There were more than a couple dozen other cases pending in courts all over the country to deal with, all previously "handled" by the same predecessor law firm, and they were all potential time bombs. We either favorably settled or tried to a victory over 15 of these lawsuits, whereupon the company started to shrink from the sheer weight of pervasive contention. Winning lawsuits does not automatically translate into marketplace success, and this company turned out to be a one trick pony left behind by advances in its core technology. Illustratively, when I suggested diversification over dinner one evening, the response was "When I want a goddam lawyer to tell me how to run my business I'll ask him".
The opportunity to avoid becoming irrelevant arose early and often. The company was enabled by a technological change in its industry, and it had mastered that technology. However change continued and its owner refused to adjust even though many asked him to. "That's not part of our franchise" was his stock response to requests from his franchisees for support on the implementation of the newer technology in their franchises. Told that the new technology was not part of the franchise, they opened separate businesses to exploit the new technology, using other names, and paid no royalties on that business.
Then the owner of the franchisor became furious and began accusing these franchisees of stealing from him. These were many of those other lawsuits I inherited from the prior law firm that had obviously not done any homework or saw the problem and pretended it wasn't there for the sake of the monthly bills. The hardest of these were the California cases where covenants not to compete are not enforceable in franchise settings. Fortunately for my client, counsel for the franchisees was no more astute than that and mispleaded their claims so poorly that they could be defended to the point at least of them paying us money in most instances as the price for a release from an unenforceable covenant not to compete and a franchise agreement. Configuring a potential loss into a revenue event allows it to be reported rather favorably.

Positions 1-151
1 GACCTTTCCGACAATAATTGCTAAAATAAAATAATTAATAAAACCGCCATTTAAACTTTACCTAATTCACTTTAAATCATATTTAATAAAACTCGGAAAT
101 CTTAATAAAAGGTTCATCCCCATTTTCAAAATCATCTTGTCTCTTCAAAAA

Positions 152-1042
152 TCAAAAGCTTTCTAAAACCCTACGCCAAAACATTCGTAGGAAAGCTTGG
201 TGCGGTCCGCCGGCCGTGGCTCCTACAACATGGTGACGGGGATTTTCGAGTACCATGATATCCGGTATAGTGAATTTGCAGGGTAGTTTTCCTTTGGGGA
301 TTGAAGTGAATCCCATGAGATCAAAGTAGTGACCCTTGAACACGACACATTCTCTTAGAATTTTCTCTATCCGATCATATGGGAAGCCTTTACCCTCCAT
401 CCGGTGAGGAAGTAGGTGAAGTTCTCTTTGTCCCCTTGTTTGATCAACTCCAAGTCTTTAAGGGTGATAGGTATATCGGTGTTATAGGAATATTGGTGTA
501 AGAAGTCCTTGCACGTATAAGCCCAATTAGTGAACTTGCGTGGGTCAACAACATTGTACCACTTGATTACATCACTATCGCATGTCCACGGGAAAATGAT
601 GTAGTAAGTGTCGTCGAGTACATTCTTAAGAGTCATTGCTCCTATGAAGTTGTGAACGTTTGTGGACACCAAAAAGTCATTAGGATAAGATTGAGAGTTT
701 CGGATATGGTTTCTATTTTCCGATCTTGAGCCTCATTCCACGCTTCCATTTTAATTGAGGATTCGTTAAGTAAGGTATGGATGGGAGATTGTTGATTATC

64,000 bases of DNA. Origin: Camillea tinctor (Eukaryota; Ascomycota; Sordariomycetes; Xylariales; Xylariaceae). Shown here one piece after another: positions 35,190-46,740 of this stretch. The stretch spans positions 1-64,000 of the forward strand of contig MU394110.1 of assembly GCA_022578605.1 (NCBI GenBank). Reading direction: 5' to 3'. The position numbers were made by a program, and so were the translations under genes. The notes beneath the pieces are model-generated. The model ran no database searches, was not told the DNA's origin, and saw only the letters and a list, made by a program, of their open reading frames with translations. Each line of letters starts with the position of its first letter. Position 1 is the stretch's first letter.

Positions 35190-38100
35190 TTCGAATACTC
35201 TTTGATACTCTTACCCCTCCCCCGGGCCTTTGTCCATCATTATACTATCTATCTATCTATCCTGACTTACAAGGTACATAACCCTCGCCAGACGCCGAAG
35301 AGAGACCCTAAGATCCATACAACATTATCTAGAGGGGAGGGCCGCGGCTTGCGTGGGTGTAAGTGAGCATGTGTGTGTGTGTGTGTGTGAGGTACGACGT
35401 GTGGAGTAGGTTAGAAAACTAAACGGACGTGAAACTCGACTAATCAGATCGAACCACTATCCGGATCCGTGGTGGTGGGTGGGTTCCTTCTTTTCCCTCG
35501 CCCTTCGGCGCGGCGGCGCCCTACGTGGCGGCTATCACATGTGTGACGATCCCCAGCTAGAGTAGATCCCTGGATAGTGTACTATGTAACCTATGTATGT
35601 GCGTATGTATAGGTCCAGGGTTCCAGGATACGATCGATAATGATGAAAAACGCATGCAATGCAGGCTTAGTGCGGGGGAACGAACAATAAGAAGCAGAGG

In another case over 120 franchisees joined together as joint plaintiffs in a gigantic racketeering and antitrust case with pendant fraud claims, asking the court for $ 62,000,000. The company's CPAs threatened not to give a going concern opinion because of that case. As tough as it was - and 120 plaintiffs with the same history tend to be believed by judges and juries - the franchisees actually paid us $ 750,000 to settle the case they had brought.
The real point of this story is that the owner of this franchisor had so cowed his officers and senior managers that they were afraid of making any gesture in the direction of the newer technology. The man bullied everyone but me, it seemed. One of his officers once told me that they tried to keep us apart because at least now they were not losing lawsuits and they wanted us to continue as the company's counsel.
In the end our attorney client relationship was somewhat taken for granted to put it nicely and I asked them to obtain other counsel. They threatened in writing to sue me for leaving them and went around telling people in town that they had fired me for incompetence. No one believed that and I just ignored it. That was the right decision. The company has since slipped into almost total oblivion, still unable to accept the notion that it has to evolve in order to enjoy continued success. I can keep the wolves from the door, but no trial lawyer can force any company to open its eyes to realities it wishes were not so.
The last of these stories involves another franchise company whose owner rose to the point of being delusional about almost everything.